Help Wanted-Female Classified Ads: Working Women Ancestors

Introduction: Gena Philibert-Ortega is a genealogist and author of the book “From the Family Kitchen.” In this blog post, Gena shows how “Help Wanted-Female” ads in historical newspapers can help you learn more about the employment opportunities that were available to your women ancestors—and learn about the places and eras they lived in.

What type of work did your female ancestor do? We often assume that our women ancestors were just “housewives” and didn’t work outside of the home. But for many women and girls, some sort of outside work was not an option—it was a financial necessity.

photo of a secretary at her typewriter, 1912

Photo: secretary at typewriter, 1912. Source: Miami University Libraries.

Early Newspaper Classifieds

So how did your female ancestor find employment? One option would have been the local newspaper’s Help Wanted advertisements. Prior to the 1964 Civil Rights Act and the Equal Employment Opportunity Commission, those classified advertisements were very specific. They didn’t just provide qualifications the employer was looking for; they sometimes specified race, gender, and even age. Classified ads often included the headings “Help Wanted-Female” and “Help Wanted-Male.” In the 1970s this segregation of ads was deemed illegal, and Help-Wanted ads evolved to the advertisements we are accustomed to reading today.

photo of women weavers at work, c. 1910

Photo: weavers at work, c. 1910. Source: Library of Congress, Prints and Photographs Division.

Help Wanted-Female Ads

Help Wanted-Female advertisements were not just employers looking for any qualified woman to apply for their job offerings. These ads were in some cases very specific about what type of female employee they wanted.

Enter Last Name










For example, while these 1885 Help Wanted ads from New York include jobs like cooking and cleaning—they also contain ads that request women of a certain religion or ethnic background. While an obvious sign of discrimination to us, these employment requirements were a common practice in the nineteenth century. In cases of families looking for household help, they may have added such requirements to their ads in hopes of finding someone that mirrored their own familial background, or spoke their language. No doubt, such requirements were sometimes added to Help Wanted ads due to stereotypical beliefs that a certain ethnic or racial group produced better housekeepers and cooks, or were less likely to steal.

help wanted-female ads, New York Herald newspaper advertisements 1 October 1885

New York Herald (New York, New York), 1 October 1885, page 12

photo of women typists and accountants, c. 1920

Photo: typists and accountants, c. 1920. Source: George Eastman House Collection.

Help Wanted advertisements were not just segregated according to gender but also, in some cases, age or race. All of these advertisements from 1921specifically request a female: one wants an “Italian, Spanish or French” woman, one wants a “middle-aged” woman, one wants a “young” woman, and two want “white” women.

help wanted-female ads, Trenton Evening Times newspaper advertisements 13 July 1921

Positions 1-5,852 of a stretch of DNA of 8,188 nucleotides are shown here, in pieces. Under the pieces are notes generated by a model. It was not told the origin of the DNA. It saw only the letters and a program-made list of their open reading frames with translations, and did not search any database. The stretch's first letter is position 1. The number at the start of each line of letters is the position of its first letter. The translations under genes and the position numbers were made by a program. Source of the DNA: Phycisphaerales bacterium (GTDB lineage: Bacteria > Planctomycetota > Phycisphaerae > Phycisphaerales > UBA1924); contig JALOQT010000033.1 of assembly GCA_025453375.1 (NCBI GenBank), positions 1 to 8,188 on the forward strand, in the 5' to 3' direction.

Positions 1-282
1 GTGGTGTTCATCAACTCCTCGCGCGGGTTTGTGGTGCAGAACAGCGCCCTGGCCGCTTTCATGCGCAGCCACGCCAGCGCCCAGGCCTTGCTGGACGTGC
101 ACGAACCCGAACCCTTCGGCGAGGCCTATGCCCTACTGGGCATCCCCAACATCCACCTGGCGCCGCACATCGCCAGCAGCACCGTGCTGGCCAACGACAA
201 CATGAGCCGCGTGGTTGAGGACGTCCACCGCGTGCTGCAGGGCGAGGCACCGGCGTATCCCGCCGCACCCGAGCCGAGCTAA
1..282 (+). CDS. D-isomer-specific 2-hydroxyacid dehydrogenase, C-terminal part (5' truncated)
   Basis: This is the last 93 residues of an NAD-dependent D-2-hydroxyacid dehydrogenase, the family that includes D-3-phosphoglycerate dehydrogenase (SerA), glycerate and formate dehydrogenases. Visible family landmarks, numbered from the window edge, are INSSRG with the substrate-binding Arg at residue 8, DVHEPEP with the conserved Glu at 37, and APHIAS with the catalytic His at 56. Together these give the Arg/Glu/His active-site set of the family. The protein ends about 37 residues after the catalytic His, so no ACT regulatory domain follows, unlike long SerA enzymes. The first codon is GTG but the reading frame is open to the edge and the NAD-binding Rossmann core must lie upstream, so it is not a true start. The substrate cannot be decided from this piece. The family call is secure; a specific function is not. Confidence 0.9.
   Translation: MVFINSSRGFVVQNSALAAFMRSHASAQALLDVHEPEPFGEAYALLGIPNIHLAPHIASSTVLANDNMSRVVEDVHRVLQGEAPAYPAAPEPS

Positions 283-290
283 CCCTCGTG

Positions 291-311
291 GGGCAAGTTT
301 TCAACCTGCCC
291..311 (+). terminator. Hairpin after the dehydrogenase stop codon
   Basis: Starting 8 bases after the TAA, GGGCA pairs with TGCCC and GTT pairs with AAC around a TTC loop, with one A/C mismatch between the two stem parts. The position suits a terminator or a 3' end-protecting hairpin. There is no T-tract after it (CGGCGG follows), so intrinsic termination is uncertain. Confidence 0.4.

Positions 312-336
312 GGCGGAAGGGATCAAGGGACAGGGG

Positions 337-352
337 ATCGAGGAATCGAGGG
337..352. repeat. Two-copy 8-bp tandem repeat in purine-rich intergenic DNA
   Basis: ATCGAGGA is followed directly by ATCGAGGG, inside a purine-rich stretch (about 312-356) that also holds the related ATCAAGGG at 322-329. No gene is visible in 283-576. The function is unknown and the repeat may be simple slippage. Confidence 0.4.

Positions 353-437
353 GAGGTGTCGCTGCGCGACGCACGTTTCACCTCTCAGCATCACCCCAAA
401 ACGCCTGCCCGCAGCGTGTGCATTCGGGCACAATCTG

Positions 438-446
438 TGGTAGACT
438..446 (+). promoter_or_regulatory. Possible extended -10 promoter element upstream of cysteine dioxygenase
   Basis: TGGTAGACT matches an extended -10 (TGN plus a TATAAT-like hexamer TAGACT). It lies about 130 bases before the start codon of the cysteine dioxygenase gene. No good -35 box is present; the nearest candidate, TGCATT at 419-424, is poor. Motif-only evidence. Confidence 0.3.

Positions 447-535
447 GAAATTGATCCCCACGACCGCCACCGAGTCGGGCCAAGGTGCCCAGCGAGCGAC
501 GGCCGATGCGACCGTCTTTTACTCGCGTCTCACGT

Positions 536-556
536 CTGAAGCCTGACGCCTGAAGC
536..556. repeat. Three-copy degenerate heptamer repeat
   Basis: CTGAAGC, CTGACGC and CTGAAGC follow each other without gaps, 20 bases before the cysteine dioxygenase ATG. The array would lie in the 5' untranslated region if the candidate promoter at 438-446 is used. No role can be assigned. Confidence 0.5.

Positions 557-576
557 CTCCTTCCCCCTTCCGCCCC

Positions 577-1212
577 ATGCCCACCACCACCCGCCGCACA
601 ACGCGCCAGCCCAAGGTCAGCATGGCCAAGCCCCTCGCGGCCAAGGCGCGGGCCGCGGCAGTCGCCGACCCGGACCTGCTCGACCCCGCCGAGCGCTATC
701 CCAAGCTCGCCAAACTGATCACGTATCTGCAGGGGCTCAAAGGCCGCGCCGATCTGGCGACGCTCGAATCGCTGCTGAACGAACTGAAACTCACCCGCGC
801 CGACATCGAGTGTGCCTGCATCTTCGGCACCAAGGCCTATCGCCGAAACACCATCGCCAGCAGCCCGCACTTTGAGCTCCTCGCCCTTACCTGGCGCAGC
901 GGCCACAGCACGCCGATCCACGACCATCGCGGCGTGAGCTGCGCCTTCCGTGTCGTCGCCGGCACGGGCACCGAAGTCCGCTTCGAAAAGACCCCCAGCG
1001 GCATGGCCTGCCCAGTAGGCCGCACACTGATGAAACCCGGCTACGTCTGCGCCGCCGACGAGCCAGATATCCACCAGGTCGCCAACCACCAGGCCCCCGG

Trenton Evening Times (Trenton, New Jersey), 13 July 1921, page 18

photo of a maid doing laundry, San Diego, California, 1941

Photo: maid doing laundry, San Diego, California, 1941. Source: Library of Congress, Prints and Photographs Division.

Social History in the Classifieds

One of the reasons I love classified advertisements is that they provide some social history information that can assist in learning more about the place and era of your ancestor. The 1885 ad above reflects how American jobs have changed over time, and provides a look at what types of employment women and girls could expect to engage in. In this particular Help Wanted column, one advertisement is searching for a “Girl who can mount hat birds…”

Enter Last Name










To understand this advertisement you need to know a little bit about late nineteenth century fashion history. Women during this time period were sporting hats decorated with bird feathers and entire stuffed birds. These practices resulted in the killing of large numbers of birds in the name of fashion. Later, the production of these hats fell out of favor after concentrated bird conservation efforts targeted women’s demand for the style.

help wanted-female ad, New York Herald newspaper advertisement 1 October 1885

New York Herald (New York, New York), 1 October 1885, page 12

In another Help Wanted example, from 1915, we find an advertisement looking for girls to work in a cigar factory. While today we associate cigar making with Cuba and the Caribbean, during the late nineteenth and early twentieth century, cigar making thrived in the United States and was seen as “women’s work” in cities such as Harrisburg, where this Help Wanted advertisement for the Harrisburg Cigar Company is from. This ad starts with announcing that they are looking for girls over 16 years of age to “strip” tobacco (remove the center stem in the tobacco leaf). Other jobs found in making cigars are also listed, including rollers, bunchmakers and packers.

help wanted-female ads, Patriot newspaper advertisements 26 November 1915

Patriot (Harrisburg, Pennsylvania), 26 November 1915, page 11

Situations Wanted

Women didn’t just find work through the Help Wanted ads; they may have also placed an ad in the Situations Wanted column to find a particular employment opportunity. This was a good tactic especially if the woman had a child and needed a live-in situation, was older, or did not speak English.

situation wanted-female ads, Kalamazoo Gazette newspaper advertisements 1 June 1906

Kalamazoo Gazette (Kalamazoo, Michigan), 1 June 1906, page 9

Did your female ancestor have a job? She just might have—and by reading the classifieds in the local newspaper of her hometown and era, you may get a sense for what types of employment were available to her.

Do you know what your early female ancestors did for a living? Please share the positions the women in your family occupied with us in the comments.